The “I” in Faith
Are not five sparrows sold for two pennies? Yet not one of them is forgotten in God’s sight. But even the hairs on your head are all counted. Do not be afraid; you are of more value than many sparrows. Luke 12:6-7
We often hear the saying, “There is no “I” in team.” The thought conveys that the performance of the team is more important than the performance of an individual team member. Sometimes, what one must do to make his or her team successful is not that which will bring the most glory to the individual. Likewise, one of the most common setbacks for team success occurs when individuals perform in selfish ways that hurt the team. We say, “He (or she) is not a team player.”
Having faith, however, is not a team sport – having faith is an individual decision. While people often give credit to others for instilling a strong faith in them, faith can only take hold when a person makes a personal decision to believe. For example, I could easily say my faith was handed down to me from my grandparents, through my parents. Although my parents and grandparents were people of strong faith, my decision to believe – to develop a faith of my own – had to be mine. Furniture, property, pictures, life stories, and life lessons can be passed from generation to generation. Examples of lives of strong faith can serve as models, but for me to be faithful, I must decide to have faith.
So what, exactly, does it mean to have faith? Among the dictionary definitions are “confidence or trust in a person or thing” and “belief that is not based on proof.” For me, faith is a decision to believe there are forces at work that I cannot see, touch, hear, smell, or fully understand. For example, I do not understand electricity, but I use and rely on it all day, every day. I do not understand how the earth remains in its orbit around the sun, but every morning I believe the sun will rise. Having faith in a person or thing means we do not have to micromanage, or otherwise be in charge of or worry about them. We trust their functional design or their good intentions or their competence, and we rely on them – our faith instills confidence in their dependability.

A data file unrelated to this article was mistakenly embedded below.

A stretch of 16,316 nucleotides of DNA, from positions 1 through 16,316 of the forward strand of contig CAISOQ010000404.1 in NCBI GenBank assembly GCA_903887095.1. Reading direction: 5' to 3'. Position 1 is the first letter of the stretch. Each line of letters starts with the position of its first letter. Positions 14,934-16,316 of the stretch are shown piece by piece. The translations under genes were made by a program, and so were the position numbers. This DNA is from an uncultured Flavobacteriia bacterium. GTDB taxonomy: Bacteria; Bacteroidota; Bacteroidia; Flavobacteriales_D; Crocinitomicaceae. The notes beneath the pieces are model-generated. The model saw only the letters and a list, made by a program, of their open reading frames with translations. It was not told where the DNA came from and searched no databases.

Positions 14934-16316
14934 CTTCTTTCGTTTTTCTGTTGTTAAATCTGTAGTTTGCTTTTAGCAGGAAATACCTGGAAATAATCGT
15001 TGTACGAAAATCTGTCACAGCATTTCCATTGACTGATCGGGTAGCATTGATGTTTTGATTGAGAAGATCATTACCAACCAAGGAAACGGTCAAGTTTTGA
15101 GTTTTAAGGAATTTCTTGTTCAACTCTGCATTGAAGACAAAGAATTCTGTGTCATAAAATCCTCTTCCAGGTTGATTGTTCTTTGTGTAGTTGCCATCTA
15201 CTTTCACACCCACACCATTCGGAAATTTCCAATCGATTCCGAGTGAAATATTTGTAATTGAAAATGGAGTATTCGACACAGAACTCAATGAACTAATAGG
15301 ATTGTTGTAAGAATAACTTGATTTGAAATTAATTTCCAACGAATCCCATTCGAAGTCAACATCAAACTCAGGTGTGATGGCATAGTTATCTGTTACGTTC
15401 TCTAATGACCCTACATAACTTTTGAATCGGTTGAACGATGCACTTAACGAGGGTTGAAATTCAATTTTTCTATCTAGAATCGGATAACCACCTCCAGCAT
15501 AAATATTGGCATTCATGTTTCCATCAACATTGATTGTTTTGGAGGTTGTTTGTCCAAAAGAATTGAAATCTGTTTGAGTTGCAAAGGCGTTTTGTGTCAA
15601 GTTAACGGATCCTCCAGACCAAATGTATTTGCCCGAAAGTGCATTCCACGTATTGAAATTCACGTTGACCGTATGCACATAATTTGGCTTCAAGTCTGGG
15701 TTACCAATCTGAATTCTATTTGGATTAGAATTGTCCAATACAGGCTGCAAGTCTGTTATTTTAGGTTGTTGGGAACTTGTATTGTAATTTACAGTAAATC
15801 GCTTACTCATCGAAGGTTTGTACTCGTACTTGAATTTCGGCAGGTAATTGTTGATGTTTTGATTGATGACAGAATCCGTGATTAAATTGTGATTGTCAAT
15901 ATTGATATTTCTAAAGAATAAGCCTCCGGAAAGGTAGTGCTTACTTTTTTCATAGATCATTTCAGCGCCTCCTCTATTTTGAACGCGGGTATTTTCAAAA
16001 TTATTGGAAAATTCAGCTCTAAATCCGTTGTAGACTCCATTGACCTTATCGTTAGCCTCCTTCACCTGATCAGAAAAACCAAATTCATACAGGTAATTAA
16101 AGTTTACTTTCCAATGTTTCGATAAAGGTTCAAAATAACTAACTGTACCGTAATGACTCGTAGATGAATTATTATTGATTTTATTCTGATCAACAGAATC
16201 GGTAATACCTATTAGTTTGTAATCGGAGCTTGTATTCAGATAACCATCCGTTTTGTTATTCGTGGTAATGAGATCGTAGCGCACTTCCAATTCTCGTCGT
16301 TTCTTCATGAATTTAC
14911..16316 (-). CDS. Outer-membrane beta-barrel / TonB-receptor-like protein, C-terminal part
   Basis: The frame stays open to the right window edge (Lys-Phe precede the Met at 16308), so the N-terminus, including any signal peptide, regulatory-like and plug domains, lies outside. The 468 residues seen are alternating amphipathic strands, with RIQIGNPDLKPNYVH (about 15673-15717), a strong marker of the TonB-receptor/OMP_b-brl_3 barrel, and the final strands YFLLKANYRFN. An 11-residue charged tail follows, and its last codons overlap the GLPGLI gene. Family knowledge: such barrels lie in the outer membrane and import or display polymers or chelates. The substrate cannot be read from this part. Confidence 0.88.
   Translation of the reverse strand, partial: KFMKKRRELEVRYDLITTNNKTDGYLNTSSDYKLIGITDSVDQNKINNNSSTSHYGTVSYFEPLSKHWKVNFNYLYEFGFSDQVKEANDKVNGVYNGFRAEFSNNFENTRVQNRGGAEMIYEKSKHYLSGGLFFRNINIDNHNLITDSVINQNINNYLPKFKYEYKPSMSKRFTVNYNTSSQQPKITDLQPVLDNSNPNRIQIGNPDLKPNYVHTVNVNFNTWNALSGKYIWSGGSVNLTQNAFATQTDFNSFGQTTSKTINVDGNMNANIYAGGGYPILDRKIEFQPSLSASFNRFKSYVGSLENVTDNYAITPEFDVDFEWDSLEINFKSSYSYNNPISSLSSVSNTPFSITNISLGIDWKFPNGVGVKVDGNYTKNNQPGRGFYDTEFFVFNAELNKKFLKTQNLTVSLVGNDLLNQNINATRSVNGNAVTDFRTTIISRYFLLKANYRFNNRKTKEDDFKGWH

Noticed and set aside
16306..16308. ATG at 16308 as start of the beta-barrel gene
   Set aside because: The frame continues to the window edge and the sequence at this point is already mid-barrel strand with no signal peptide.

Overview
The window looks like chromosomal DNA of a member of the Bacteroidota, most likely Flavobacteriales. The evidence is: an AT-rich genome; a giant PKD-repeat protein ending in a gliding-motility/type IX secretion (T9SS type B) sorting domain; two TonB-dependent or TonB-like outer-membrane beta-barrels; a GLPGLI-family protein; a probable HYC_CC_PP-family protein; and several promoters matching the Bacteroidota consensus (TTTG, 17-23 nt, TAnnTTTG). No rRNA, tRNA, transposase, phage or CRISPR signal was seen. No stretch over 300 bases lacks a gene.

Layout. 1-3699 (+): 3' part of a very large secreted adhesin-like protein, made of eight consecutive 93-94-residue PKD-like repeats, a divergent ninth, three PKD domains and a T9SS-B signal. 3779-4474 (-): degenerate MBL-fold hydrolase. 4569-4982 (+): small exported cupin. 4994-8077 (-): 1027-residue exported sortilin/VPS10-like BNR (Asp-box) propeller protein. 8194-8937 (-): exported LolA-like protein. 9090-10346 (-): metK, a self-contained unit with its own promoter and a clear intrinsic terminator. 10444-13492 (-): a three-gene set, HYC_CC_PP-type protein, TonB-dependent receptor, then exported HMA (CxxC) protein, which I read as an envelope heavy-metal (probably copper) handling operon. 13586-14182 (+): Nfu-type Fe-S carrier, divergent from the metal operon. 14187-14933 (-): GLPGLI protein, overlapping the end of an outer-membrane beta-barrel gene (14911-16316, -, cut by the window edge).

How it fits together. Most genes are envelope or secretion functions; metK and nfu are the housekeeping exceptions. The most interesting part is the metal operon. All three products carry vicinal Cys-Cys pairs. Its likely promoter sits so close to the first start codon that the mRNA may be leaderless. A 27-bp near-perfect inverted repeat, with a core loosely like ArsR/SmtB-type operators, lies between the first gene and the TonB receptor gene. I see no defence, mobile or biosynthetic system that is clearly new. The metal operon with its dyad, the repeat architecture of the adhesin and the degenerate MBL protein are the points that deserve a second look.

Because faith is an individual decision, we can choose to have faith in different things and/or people, not all of which will be beneficial to us. Having faith establishes a connection that empowers both ends, meaning both the believer and the believed in. Once we believe in a benevolent God, we acknowledge and empower our connection with God and begin to see evidence of God working in our lives. Until, however, we establish that connection – develop that faith – we cannot see the evidence. If we chose to believe life is a random series of unrelated events, however, we establish a connection that will provide evidence for our faith in the chaotic nature of life. The choice is ours. And our choices impact how we experience life. Faith is not just about church, but about life.
Come home to church this Sunday. The choice for a life of faith is yours.